Consumers react to different entities in different ways through different channels of communications. At the American Red Cross, Banafsheh Ghassemi, VP of marketing and e-CRM customer experience, says the patterns of interaction differ by phone, postal mail, email, and social media. Comments on Facebook and Twitter about Red Cross are typically positive, she says, but when people take the time to write an email or send a letter, chances are it's negative. "They either didn't like something or they wanted to express an opinion or make a suggestion," Banafsheh says.
Wisconsin Gov. Scott Walker had the opposite experience with social networks during his recent election recall fight. Sentiment analytics vendor Topsy Labs found that tweets related to Walker generated a very low -1.999 sentiment score, while his Democratic opponent, Tom Barrett, registered a relatively neutral 0.932 score. Yet Walker carried 53% of the vote to stay in office.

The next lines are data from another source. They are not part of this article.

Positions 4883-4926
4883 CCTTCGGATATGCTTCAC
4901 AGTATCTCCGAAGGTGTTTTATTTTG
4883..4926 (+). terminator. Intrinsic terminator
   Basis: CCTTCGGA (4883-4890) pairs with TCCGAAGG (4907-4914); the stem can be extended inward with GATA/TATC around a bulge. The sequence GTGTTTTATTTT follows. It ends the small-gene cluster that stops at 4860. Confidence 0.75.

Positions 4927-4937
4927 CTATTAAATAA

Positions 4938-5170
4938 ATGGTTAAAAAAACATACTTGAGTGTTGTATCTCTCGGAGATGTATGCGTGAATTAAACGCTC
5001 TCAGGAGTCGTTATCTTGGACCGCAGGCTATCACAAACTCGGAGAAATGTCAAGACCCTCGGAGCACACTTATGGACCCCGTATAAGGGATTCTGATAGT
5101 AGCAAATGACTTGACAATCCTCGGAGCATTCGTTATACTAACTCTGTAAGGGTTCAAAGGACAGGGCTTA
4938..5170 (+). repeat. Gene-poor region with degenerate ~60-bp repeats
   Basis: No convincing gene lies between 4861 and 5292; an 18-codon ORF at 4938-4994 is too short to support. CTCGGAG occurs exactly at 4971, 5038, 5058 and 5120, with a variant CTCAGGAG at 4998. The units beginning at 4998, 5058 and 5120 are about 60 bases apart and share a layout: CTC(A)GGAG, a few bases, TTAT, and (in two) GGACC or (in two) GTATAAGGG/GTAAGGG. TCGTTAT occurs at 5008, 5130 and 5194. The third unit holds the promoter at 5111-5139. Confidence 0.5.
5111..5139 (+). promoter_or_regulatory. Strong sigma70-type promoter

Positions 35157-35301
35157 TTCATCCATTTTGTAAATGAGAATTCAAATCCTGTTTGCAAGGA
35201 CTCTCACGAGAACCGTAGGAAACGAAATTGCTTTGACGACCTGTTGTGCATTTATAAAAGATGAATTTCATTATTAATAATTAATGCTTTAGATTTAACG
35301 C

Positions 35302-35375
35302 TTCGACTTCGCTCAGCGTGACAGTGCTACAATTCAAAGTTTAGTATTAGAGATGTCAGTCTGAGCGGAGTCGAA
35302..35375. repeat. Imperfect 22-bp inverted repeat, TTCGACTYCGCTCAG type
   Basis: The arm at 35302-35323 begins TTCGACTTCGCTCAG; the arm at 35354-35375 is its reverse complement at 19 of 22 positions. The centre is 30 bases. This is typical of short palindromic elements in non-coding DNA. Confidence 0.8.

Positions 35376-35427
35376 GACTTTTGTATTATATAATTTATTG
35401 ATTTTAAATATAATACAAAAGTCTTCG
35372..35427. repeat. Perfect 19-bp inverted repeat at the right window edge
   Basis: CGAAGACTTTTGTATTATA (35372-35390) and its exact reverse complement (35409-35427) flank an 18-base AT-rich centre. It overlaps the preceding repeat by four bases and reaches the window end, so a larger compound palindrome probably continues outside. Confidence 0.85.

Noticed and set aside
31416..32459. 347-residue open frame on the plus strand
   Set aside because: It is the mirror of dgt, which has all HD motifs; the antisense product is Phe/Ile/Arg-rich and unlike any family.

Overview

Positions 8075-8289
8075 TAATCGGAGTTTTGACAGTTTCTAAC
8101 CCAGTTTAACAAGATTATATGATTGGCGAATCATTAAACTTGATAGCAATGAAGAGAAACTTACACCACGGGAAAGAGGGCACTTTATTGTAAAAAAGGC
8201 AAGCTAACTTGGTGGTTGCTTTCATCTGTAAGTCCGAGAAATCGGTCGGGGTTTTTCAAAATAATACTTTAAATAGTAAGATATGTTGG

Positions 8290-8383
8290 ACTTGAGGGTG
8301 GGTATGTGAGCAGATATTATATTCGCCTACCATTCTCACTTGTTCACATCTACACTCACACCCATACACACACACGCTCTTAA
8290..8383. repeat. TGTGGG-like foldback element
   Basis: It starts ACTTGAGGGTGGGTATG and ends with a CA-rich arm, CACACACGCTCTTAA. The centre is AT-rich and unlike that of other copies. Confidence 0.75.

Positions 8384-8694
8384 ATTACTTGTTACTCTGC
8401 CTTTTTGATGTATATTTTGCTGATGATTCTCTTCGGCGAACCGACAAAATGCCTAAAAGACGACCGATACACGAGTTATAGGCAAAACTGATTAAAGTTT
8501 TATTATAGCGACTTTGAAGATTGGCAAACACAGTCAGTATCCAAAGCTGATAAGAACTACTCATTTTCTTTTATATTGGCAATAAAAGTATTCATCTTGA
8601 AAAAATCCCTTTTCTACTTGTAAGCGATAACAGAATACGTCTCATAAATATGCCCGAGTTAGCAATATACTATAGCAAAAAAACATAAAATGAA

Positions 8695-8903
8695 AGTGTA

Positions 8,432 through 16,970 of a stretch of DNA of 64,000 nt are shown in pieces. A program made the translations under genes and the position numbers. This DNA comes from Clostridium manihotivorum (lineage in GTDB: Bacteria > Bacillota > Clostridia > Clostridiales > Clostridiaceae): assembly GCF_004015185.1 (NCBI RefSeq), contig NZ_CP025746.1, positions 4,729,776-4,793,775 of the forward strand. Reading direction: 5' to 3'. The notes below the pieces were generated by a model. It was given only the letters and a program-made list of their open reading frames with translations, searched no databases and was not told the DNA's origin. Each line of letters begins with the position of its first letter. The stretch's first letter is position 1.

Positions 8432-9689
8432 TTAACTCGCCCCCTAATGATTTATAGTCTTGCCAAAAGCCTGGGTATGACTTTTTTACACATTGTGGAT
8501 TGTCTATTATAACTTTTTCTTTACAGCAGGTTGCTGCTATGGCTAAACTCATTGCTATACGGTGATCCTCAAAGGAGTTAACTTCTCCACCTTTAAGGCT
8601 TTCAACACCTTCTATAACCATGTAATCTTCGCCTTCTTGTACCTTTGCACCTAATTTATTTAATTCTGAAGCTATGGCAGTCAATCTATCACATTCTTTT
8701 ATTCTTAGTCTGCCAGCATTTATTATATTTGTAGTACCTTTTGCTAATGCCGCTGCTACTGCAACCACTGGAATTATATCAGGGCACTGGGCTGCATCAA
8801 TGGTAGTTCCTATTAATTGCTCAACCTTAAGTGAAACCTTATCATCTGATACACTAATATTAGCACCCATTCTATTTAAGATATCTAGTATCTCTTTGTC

"In Walker's case, Twitter wasn't representative of the electorate, and it points up the need to choose your data carefully and interpret it with these biases in mind," says analyst Seth Grimes of AltaPlana.